would have said a person is an embodied soul, rather than an ensouled body.
Descartes followed Aquinas in arguing that the soul is a separate substance from the body and in
identifying the soul with the intellect (the thing that thinks). The soul, then, doesn’t have the
connection with biology and living that Aristotle thought it did. Descartes thought matter could
support life without a soul (animals don’t have souls, for example). So what were his arguments?
Souls alone
Descartes famously argued that we are, essentially, souls. The question ‘what am I?’ can be
answered by considering the question of what it is for me to exist. Descartes seeks to identify his
essence, those properties which, if he lost them, would mean he was no longer what he is. I
cannot doubt that I exist, and equally I cannot doubt that I think. In fact, doubting is a kind of
thinking, and if I was to doubt that I existed, that would prove I do exist – as something that
thinks! I can doubt whether I have a body, whether I have a brain. If I didn’t have a body, I
wouldn’t necessarily cease to exist – perhaps I don’t have a body. But I know I still exist. So
what I am is something that thinks, and minds can exist without depending on bodies. It is
possible for me to exist without a body, he claimed; so having a body is not essential to what I
am. If I am a person, then, persons are souls.
Most philosophers don’t think that Descartes’ argument works. Just because Descartes can
imagine his mind existing without his body, this means that his mind really can exist without his
body. Perhaps, although he doesn’t know it, there is some metaphysical connection between his
mind and body that would make this impossible. If materialism is correct, then I cannot exist as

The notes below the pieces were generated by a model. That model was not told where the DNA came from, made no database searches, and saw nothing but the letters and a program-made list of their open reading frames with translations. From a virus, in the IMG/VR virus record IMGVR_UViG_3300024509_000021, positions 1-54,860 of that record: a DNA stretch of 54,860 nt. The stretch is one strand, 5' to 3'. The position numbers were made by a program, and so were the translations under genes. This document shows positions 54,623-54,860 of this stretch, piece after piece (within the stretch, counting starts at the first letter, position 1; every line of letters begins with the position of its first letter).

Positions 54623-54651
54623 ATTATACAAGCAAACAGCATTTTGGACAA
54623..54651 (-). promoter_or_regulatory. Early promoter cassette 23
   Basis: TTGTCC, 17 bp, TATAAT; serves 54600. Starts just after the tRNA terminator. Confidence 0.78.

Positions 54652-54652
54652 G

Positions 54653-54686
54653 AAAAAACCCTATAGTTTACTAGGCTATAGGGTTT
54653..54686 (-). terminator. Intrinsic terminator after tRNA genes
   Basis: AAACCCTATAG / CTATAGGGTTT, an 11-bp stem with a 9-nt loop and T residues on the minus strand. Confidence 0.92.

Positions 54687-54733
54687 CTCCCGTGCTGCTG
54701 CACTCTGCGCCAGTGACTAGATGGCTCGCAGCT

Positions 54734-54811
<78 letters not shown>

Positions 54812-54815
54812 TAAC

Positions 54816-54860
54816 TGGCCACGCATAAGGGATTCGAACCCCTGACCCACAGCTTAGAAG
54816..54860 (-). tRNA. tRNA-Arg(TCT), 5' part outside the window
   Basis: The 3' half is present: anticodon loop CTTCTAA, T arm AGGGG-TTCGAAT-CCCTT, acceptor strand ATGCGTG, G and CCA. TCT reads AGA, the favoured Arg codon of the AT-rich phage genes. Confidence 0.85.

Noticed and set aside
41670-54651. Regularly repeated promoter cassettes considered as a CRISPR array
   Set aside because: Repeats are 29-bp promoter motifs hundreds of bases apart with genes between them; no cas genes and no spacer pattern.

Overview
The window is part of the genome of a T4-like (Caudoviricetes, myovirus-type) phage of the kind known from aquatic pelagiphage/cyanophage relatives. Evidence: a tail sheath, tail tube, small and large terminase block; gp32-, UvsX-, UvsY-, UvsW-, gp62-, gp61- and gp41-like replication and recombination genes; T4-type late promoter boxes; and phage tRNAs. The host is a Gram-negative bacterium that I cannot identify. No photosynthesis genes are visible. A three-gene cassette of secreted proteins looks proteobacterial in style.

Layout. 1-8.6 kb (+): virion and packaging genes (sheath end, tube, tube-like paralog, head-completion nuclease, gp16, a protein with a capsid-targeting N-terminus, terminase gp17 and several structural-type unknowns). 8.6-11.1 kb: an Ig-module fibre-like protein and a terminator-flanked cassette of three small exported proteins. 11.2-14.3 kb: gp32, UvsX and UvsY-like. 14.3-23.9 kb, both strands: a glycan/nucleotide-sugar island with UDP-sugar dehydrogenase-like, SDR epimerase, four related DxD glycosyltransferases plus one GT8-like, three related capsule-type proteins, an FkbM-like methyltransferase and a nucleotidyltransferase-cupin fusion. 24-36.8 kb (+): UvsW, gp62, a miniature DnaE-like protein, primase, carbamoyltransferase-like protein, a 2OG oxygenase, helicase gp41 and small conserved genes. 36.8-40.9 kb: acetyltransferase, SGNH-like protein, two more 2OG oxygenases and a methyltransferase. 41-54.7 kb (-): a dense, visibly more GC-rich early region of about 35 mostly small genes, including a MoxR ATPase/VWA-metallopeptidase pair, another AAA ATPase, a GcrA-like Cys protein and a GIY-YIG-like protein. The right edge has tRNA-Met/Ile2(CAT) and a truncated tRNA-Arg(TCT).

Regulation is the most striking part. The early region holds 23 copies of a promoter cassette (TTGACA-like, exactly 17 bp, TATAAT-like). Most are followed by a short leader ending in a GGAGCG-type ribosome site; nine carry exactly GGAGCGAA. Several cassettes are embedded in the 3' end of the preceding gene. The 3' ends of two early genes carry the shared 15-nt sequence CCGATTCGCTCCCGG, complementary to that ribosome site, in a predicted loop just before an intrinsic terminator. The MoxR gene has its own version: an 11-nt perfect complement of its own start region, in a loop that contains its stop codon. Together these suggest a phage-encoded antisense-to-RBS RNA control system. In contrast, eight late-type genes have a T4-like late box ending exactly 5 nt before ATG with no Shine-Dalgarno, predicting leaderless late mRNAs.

a mind without also existing as a body. Descartes has used imagination as a test of possibility.
But the test is flawed.
Body and soul
But then, if we are just souls, how are our bodies and souls related? Descartes argued that being
a soul is not the whole story, because our souls are connected to our bodies in a very complex
and integrated way. Descartes is very aware that our experience of ourselves – mind and body –
is not an experience of two things, but one:
I am not only lodged in my body as a pilot in a vessel, but…I am very closely united with it,
and so to speak so intermingled with it that I seem to compose with it one whole. For if that
were not the case, when my body is hurt, I, who am merely a thinking thing, should not feel
pain, for I should perceive this wound by the understanding only… all these sensations of
hunger, thirst, pain, etc. are produced by the union and apparent intermingling of mind and
body. (Meditations VI)
For now, at least, I am an embodied soul, even if I could after death become a disembodied soul.
From the point of ‘intermingling’ (conception) onwards, the soul takes on the body’s experiences
as its own, i.e. we refer our sensations, emotions, etc. to our selves. We ‘own’ these states just as
much as we ‘own’ our thoughts. Our experience is as of one thing – embodied souls – not just
souls.
Is being an embodied soul essentially different from being a soul? Descartes suggests in a private
letter that the idea of the union between mind and body is a ‘third primitive notion’ – it is basic
and unanalysable. It is not essential to either mind or body, demonstrated by their distinctness;
nor is it accidental, ‘since the body has all the dispositions necessary to receive the soul, and
without which it is not strictly a human body, it could not come about without a miracle, that a
soul should not be joined to it’ (letter to Regius, December 1641). The comment that, unless
united to a soul, a body is not a human body, suggests (but not conclusively) that the ‘human
body’, body and soul together, can be considered as a unity, a thing in its own right, a substance
created from the union of body and soul. This interpretation begins to return us to Aristotle.